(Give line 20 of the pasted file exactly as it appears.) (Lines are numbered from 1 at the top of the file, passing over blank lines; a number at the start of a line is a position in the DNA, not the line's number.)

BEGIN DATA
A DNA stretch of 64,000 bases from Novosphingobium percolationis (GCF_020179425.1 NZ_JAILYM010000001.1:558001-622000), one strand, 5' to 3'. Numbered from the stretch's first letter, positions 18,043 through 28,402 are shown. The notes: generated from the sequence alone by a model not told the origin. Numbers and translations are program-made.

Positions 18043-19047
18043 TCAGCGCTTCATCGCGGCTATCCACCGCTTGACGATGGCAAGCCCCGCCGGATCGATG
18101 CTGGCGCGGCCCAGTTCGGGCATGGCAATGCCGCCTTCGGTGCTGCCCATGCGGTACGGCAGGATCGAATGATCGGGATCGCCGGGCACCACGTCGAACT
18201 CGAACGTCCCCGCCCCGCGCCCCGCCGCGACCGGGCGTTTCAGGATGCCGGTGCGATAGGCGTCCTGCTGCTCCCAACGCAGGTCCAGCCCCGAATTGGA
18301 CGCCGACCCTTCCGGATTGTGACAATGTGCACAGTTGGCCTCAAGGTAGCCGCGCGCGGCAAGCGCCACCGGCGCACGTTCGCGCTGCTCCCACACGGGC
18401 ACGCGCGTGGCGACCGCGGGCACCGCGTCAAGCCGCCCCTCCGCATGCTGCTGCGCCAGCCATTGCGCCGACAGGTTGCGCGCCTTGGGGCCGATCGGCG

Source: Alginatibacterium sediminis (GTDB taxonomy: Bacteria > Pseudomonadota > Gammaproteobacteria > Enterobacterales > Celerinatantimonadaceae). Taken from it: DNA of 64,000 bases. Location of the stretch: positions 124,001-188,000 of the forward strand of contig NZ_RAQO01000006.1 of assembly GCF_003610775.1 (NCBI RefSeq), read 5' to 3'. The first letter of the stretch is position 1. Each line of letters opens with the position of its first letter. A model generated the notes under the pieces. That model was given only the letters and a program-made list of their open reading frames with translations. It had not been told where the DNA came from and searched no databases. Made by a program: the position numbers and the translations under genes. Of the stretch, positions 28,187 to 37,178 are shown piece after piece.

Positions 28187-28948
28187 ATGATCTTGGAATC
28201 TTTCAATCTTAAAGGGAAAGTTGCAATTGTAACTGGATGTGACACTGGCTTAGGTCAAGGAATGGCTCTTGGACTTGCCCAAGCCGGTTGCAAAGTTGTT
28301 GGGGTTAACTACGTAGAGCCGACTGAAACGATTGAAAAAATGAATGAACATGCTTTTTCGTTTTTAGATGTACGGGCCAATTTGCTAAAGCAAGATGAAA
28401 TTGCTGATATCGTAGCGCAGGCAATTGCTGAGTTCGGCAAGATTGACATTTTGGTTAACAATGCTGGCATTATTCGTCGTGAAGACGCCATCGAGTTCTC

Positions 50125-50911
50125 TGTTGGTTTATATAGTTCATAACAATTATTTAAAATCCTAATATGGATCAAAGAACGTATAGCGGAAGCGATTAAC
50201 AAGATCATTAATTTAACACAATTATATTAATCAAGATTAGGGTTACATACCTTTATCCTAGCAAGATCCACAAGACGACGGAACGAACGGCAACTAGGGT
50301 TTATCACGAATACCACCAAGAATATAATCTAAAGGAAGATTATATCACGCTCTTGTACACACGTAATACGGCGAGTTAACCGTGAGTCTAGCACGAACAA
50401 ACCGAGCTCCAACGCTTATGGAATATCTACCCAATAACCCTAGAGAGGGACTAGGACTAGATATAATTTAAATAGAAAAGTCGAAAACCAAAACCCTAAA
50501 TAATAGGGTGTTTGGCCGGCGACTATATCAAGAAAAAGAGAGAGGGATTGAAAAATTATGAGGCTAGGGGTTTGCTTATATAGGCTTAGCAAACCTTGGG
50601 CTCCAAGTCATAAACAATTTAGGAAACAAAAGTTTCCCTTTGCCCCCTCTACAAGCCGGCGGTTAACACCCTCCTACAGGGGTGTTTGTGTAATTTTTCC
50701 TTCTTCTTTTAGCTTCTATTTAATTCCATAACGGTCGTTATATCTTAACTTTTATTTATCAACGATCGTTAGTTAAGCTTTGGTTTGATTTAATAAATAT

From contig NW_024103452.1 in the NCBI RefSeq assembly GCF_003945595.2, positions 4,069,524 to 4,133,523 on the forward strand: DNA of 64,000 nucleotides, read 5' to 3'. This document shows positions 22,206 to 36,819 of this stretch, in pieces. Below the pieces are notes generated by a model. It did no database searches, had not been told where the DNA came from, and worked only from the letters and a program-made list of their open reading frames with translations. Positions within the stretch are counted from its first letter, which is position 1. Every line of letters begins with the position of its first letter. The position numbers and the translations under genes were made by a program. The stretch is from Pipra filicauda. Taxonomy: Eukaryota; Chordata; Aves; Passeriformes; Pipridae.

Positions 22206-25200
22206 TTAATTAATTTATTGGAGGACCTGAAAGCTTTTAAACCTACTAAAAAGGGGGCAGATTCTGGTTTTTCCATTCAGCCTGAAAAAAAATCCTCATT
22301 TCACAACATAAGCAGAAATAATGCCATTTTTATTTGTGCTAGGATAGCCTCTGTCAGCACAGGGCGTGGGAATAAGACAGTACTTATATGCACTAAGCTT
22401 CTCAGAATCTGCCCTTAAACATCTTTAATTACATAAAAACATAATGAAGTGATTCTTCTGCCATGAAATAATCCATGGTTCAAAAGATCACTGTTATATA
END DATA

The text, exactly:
50601 CTCCAAGTCATAAACAATTTAGGAAACAAAAGTTTCCCTTTGCCCCCTCTACAAGCCGGCGGTTAACACCCTCCTACAGGGGTGTTTGTGTAATTTTTCC